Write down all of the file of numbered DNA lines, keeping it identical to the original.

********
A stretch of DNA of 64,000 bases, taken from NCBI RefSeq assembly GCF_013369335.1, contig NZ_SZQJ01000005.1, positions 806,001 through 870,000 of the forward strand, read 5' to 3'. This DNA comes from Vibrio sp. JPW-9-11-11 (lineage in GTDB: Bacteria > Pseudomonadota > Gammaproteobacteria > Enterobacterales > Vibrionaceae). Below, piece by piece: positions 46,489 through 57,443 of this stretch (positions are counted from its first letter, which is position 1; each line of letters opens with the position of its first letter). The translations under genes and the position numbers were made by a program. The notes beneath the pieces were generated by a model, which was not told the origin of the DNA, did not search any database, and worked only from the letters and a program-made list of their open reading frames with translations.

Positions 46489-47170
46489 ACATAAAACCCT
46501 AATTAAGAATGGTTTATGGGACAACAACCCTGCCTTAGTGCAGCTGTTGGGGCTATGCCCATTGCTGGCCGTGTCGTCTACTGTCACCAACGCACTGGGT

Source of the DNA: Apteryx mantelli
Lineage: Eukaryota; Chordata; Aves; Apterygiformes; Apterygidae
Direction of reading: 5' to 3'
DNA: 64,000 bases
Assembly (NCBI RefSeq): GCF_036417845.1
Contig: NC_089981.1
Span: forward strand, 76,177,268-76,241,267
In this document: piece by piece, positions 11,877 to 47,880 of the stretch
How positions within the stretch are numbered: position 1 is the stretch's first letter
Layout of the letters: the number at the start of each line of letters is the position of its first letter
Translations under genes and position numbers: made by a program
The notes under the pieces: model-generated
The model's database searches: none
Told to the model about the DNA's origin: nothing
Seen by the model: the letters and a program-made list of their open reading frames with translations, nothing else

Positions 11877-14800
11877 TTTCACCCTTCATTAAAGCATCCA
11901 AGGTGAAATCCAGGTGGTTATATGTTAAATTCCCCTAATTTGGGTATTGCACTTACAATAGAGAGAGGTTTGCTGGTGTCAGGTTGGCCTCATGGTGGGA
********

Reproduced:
A stretch of DNA of 64,000 bases, taken from NCBI RefSeq assembly GCF_013369335.1, contig NZ_SZQJ01000005.1, positions 806,001 through 870,000 of the forward strand, read 5' to 3'. This DNA comes from Vibrio sp. JPW-9-11-11 (lineage in GTDB: Bacteria > Pseudomonadota > Gammaproteobacteria > Enterobacterales > Vibrionaceae). Below, piece by piece: positions 46,489 through 57,443 of this stretch (positions are counted from its first letter, which is position 1; each line of letters opens with the position of its first letter). The translations under genes and the position numbers were made by a program. The notes beneath the pieces were generated by a model, which was not told the origin of the DNA, did not search any database, and worked only from the letters and a program-made list of their open reading frames with translations.

Positions 46489-47170
46489 ACATAAAACCCT
46501 AATTAAGAATGGTTTATGGGACAACAACCCTGCCTTAGTGCAGCTGTTGGGGCTATGCCCATTGCTGGCCGTGTCGTCTACTGTCACCAACGCACTGGGT

Source of the DNA: Apteryx mantelli
Lineage: Eukaryota; Chordata; Aves; Apterygiformes; Apterygidae
Direction of reading: 5' to 3'
DNA: 64,000 bases
Assembly (NCBI RefSeq): GCF_036417845.1
Contig: NC_089981.1
Span: forward strand, 76,177,268-76,241,267
In this document: piece by piece, positions 11,877 to 47,880 of the stretch
How positions within the stretch are numbered: position 1 is the stretch's first letter
Layout of the letters: the number at the start of each line of letters is the position of its first letter
Translations under genes and position numbers: made by a program
The notes under the pieces: model-generated
The model's database searches: none
Told to the model about the DNA's origin: nothing
Seen by the model: the letters and a program-made list of their open reading frames with translations, nothing else

Positions 11877-14800
11877 TTTCACCCTTCATTAAAGCATCCA
11901 AGGTGAAATCCAGGTGGTTATATGTTAAATTCCCCTAATTTGGGTATTGCACTTACAATAGAGAGAGGTTTGCTGGTGTCAGGTTGGCCTCATGGTGGGA